The baby name Cabrini popped up on the Social Security Administration’s baby name list for the very first time in 1947:
- 1949: unlisted
- 1948: 6 baby girls named Cabrini
- 1947: 6 baby girls named Cabrini [debut]
- 1946: unlisted
Because in July of 1946, Frances Xavier Cabrini, a.k.a. Mother Cabrini, had been canonized by Pope Pius XII. This made her the first U.S. citizen to become a saint.
She’s remembered especially for her work with Italian immigrants. In fact, she was proclaimed “Patroness of Immigrants” by the same pope in 1950.
Cabrini had been born in 1850 in Lombardy, which at that time was part of the Austrian Empire. (It’s now in Italy.) She moved to the United States in 1889 and became a naturalized citizen in 1909. She died in Chicago in 1917.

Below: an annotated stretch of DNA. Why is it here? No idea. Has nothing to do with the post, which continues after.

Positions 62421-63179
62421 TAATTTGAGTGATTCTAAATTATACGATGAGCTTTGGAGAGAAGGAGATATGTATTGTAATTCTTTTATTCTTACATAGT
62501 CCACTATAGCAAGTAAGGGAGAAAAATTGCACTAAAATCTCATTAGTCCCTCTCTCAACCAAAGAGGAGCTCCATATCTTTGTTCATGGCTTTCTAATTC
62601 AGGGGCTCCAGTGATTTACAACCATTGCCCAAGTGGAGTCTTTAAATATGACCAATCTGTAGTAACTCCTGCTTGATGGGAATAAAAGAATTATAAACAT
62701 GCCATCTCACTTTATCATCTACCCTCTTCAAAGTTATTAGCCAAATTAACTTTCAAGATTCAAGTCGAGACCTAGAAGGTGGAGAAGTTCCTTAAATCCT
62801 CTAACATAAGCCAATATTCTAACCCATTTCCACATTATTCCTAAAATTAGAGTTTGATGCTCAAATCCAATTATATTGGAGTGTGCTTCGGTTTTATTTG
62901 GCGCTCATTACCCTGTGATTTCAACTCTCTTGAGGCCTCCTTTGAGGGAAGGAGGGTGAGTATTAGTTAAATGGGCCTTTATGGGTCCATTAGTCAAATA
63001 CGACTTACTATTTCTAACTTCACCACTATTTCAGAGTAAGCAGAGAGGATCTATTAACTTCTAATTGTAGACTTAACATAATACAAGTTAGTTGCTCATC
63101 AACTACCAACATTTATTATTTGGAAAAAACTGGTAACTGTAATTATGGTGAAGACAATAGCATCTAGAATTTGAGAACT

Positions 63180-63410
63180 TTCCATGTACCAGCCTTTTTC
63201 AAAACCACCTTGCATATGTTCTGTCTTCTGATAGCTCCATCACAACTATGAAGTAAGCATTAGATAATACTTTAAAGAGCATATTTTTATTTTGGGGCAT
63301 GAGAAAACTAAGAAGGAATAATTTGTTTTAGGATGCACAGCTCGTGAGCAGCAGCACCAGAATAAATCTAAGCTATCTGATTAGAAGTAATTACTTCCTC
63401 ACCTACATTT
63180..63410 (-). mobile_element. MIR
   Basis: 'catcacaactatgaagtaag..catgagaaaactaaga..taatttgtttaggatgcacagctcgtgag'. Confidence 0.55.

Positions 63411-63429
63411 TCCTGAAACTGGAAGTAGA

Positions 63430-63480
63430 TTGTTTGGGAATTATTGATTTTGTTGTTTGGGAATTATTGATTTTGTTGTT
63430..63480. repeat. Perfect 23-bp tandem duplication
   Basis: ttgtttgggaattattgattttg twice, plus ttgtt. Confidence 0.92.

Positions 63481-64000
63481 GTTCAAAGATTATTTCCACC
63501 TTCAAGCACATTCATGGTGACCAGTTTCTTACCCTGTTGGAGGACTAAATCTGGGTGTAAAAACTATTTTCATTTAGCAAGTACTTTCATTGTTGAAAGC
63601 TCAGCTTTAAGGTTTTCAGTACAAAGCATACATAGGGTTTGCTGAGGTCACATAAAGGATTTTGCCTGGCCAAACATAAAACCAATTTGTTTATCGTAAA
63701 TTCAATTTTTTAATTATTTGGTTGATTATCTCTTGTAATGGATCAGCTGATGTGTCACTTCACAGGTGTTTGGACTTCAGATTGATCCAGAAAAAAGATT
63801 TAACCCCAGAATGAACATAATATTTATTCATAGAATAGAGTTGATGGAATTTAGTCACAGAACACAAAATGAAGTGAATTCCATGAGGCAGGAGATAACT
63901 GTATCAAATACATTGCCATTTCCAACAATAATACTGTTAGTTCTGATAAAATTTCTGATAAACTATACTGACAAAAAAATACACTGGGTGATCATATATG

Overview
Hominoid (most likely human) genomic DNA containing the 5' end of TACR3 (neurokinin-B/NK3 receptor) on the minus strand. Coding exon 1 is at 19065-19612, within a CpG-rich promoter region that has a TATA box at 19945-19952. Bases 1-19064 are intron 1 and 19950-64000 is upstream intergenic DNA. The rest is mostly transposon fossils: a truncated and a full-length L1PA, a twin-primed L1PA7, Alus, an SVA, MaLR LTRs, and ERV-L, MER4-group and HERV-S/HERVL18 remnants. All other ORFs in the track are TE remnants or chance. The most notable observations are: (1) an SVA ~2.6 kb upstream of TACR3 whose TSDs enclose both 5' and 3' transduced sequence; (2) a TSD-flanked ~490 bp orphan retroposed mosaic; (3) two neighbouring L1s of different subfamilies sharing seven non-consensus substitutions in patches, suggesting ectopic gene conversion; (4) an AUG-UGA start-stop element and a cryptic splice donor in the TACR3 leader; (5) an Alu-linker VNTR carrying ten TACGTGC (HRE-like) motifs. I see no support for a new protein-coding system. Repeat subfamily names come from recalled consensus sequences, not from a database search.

The name Cabrini has appeared on the SSA’s list a dozen times since, mostly in the 1950s and 1960s. The most recent inclusion was in 2009, when it was given to 6 baby girls.
I’m not certain about the etymology of Cabrini, but one source suggests that it’s a variant of the surname Cabrera, which is derived from the Latin word capraria, meaning “pertaining to goats” or “place of goats” (capra is Latin for “goat”).
(The first native-born U.S. citizen to be canonized was Elizabeth Ann Seton.)